From Modern Mythcraft to Magical Surrealism

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review

Fire: Tales of Elemental Spirits by Robin McKinley and Peter Dickinson

Husband and wife Peter Dickinson and Robin McKinley have each had remarkable writing careers as individuals. This is the second book (after Water, Putnam 2002) they have written together, collaborating on the book but not the individual stories. The two longer stories in Fire are by McKinley, the three shorter ones by Dickinson. All are Young Adult fantasies, about “fire spirits” of various types, such as a salamander, a phoenix, and a dragon. Fire is a wonderful blending of talents of two writers who have already given us some of the best YA fantasy of the past few decades.

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The Wolfman: Another Shaggy Dog Story

Werewolves always seem to get the shaft in popular culture. They constantly take a back seat to all those brooding, sexy, immortal bloodsuckers. Anne Rice never interviewed a werewolf, after all.

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Interfictions 2: An Anthology of Interstitial Writing edited by Delia Sherman & Christopher Barzak, Introduction by Henry Jenkins

Overall, these twenty-one stories offer high quality prose and a fair amount of unpredictability. But the anthology is uneven in a way that will allow readers to differ—perhaps radically—in their reactions. Still, you too may find the best stories to be Carlos Hernandez’s delightful “The Assimilated Cuban’s Guide to Quantum Santeria”, which walks the tightrope between mainstream and magic realism without a slip, and Theodora Goss’s gemmed beauty “Child-Empress of Mars”. Goss’s tale takes its inspiration—in the finest post-modern fashion—from a Wikipedia entry on John Carter of Mars instead of the series itself, yet still manages to turn the interplanetary romance inside out in a way that would make Jack Vance proud.

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Brendán by Morgan Llywellyn

Better known as St. Brendan the Navigator, this strong man in an often harsh land became famous in the Middle Ages for his ocean voyage to discover the Isle of the Blessed, a Paradise supposedly located beyond the Western Sea. Adroitly blending imagination, the medieval “Life of St. Brendan”, and author Morgan Llywellyn’s vast knowledge of Irish legend and history, Brendán is a fascinating introduction to this towering man of faith and the world that shaped him and which he, in turned, shaped.

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Leviathan by Scott Westerfeld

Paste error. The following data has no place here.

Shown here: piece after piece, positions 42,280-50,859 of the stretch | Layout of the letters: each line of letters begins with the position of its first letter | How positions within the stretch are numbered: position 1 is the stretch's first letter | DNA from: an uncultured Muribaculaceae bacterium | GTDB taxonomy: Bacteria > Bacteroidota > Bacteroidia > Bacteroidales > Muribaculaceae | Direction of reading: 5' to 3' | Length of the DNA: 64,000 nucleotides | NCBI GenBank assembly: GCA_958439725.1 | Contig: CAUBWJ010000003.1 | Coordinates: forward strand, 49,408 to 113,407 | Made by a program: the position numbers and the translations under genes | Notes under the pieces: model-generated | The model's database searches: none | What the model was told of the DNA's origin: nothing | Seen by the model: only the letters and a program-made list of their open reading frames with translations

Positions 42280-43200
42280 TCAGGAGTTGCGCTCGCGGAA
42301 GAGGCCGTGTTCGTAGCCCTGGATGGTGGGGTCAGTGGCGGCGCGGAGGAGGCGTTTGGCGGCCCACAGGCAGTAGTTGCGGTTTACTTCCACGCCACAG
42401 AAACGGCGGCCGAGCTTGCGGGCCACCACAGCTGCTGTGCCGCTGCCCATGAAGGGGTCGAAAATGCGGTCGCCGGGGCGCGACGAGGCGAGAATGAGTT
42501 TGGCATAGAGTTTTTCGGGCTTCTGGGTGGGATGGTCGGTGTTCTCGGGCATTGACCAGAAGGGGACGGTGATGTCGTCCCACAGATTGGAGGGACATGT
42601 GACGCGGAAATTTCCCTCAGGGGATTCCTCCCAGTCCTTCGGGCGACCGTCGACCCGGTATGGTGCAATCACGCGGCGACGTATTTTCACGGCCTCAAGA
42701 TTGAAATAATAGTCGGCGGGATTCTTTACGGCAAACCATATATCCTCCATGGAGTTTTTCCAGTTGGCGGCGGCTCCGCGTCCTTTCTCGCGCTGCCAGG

Scott Westerfeld’s Leviathan is a thoroughly delightful Young Adult novel, the first in a series based on an alternate history World War I. In this history Charles Darwin discovered the genetic basis for evolution, and how to manipulate it. As a result the United Kingdom and its allies have a society based on biotechnology, an example of which is the airship Leviathan, a huge beast (or colony of organisms) based on whale DNA and much more. By contrast the Germans, Austrians, and their allies, called Clankers, use steampunk-flavored machinery: airplanes and zeppelins, but also great walking land war machines.

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Legion: Get Thee Behind Me

A grinding gunfest, ridiculous and dull by turns, Legion is the sort of movie that makes you wonder how no one involved raised a hand at some point and said, “So…is this really what we’re going to go with?”

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The Book of Eli: The Sacred Apocalypse

Hollywood’s long-standing love affair with the apocalypse is once again in full bloom. Truly, who can deny the joys of struggling to survive in barbaric, radiation-blasted wastelands, where bloodthirsty savages lurk in the rubble, and the lucky ones die quickly?

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Dollhouse: After the Fall

Well, all wildly uneven things must come to an end, and Dollhouse‘s last couple months have been as twisty and unpredictable as its most recent episodes.

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The Mermaid’s Madness by Jim C. Hines

The first of this series, The Stepsister Scheme, an unexpectedly effective mixture of light and dark. These alternate takes on fairy tales mix the clever and the horrific. The tone of the narration is mostly bouncy, with some jokes, but there is a sense that these characters are real—their lives have depth and sometimes tragedy. The Mermaid’s Madnessis a strong mix of magic and adventure, with a number of well-portrayed and involving women characters at its heart.

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Daybreakers: Not a Light Snack for Twilight Fans

Edward Dalton (Ethan Hawke) is a scientist working for Bromley Marks in an attempt to discover a blood substitute. Unfortunately, when dire shortages lead Charles Bromley (Sam Neill) to push the project ahead, Dalton’s substitute causes his undead test subject to explode.